A murine model of autosomal dominant neurohypophyseal diabetes insipidus reveals progressive loss of vasopressin-producing neurons

Theron A. Russell, Masafumi Ito, Mika Ito, Richard N. Yu, Fred A. Martinson, Jeffrey Weiss, J. Larry Jameson*

*Corresponding author for this work

Research output: Contribution to journalArticlepeer-review

84 Scopus citations

Abstract

Familial neurohypophyseal diabetes insipidus (FNDI) is an autosomal dominant disorder caused by mutations in the arginine vasopressin (AVP) precursor. The pathogenesis of FNDI is proposed to involve mutant protein-induced loss of AVP-producing neurons. We established murine knock-in models of two different naturally occurring human mutations that cause FNDI. A mutation in the AVP signal sequence [A(-1)T] is associated with a relatively mild phenotype or delayed presentation in humans. This mutation caused no apparent phenotype in mice. In contrast, heterozygous mice expressing a mutation that truncates the AVP precursor (C67X) exhibited polyuria and polydipsia by 2 months of age and these features of DI progressively worsened with age. Studies of the paraventricular and supraoptic nuclei revealed induction of the chaperone protein BiP and progressive loss of AVP-producing neurons relative to oxytocin-producing neurons. In addition, Avp gene products were not detected in the neuronal projections, suggesting retention of WT and mutant AVP precursors within the cell bodies. In summary, this murine model of FNDI recapitulates many features of the human disorder and demonstrates that expression of the mutant AVP precursor leads to progressive neuronal cell loss.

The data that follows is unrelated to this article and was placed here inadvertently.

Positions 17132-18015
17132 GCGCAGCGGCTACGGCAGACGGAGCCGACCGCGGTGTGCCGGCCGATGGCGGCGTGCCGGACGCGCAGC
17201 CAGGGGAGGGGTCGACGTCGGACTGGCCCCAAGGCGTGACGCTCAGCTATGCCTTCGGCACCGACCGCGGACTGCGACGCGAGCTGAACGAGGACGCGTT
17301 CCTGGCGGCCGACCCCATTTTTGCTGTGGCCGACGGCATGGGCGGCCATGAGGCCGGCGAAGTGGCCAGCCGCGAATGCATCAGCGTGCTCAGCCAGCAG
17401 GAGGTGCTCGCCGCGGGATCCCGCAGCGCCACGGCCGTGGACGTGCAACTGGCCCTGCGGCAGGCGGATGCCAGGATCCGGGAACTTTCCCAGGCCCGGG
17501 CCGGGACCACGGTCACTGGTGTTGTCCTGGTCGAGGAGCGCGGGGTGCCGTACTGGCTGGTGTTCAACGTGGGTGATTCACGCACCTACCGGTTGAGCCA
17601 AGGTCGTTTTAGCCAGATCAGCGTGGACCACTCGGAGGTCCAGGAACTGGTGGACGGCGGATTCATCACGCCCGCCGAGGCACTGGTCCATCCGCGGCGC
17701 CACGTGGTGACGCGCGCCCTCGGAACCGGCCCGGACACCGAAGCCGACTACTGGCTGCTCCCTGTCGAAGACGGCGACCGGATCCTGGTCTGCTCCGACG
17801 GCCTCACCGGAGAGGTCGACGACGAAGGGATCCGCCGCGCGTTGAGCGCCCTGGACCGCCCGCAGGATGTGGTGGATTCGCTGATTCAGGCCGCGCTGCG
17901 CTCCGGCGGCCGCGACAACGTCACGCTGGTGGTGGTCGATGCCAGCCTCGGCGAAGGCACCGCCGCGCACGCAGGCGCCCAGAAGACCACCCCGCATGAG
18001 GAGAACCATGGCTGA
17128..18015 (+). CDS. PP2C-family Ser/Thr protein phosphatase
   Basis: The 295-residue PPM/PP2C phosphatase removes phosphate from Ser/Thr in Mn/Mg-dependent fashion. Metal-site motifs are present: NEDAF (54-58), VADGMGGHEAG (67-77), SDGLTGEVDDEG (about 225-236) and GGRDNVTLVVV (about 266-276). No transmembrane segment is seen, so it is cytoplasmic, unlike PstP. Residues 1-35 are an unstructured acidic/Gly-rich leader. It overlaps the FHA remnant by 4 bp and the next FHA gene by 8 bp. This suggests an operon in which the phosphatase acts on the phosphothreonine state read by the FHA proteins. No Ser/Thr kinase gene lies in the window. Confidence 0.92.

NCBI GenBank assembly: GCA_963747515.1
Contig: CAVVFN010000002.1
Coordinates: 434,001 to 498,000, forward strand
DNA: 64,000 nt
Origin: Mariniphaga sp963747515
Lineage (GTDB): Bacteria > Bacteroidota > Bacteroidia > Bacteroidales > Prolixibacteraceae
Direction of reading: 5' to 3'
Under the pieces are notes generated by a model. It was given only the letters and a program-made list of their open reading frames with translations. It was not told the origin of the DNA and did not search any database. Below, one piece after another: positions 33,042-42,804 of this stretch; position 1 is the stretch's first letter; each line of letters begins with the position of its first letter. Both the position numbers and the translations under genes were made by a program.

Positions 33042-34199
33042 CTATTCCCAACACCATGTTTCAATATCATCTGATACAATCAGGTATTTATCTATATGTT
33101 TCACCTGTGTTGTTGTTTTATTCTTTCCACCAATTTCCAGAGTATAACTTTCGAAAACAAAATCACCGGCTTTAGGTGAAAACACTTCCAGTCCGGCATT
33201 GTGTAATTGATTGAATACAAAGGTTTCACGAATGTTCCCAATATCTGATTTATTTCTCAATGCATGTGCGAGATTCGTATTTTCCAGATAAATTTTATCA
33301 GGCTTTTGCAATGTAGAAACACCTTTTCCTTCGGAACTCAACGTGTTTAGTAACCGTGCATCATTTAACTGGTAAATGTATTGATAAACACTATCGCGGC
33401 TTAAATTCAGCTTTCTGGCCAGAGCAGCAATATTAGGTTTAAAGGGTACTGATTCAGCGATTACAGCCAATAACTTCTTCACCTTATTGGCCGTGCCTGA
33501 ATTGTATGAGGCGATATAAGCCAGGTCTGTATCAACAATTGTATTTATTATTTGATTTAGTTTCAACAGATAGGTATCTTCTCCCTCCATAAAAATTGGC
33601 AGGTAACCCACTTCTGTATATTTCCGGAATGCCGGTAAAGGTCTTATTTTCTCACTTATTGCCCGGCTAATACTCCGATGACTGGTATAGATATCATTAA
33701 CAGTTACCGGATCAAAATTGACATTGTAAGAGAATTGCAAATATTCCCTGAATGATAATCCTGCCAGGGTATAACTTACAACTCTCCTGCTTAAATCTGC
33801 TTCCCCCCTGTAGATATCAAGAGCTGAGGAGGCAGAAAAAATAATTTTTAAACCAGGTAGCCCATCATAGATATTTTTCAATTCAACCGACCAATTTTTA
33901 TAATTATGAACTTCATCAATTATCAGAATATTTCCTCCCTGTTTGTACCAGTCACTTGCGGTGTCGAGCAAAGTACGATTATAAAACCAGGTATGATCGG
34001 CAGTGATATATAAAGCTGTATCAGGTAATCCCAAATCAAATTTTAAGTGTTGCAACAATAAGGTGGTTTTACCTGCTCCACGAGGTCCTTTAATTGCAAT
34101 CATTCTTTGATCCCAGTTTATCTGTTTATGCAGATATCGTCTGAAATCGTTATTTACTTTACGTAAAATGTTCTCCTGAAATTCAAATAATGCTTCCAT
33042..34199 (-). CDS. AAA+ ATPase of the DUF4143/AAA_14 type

Original languageEnglish (US)
Pages (from-to)1697-1706
Number of pages10
JournalJournal of Clinical Investigation
Volume112
Issue number11
DOIs
StatePublished - Dec 2003

ASJC Scopus subject areas

  • Medicine(all)

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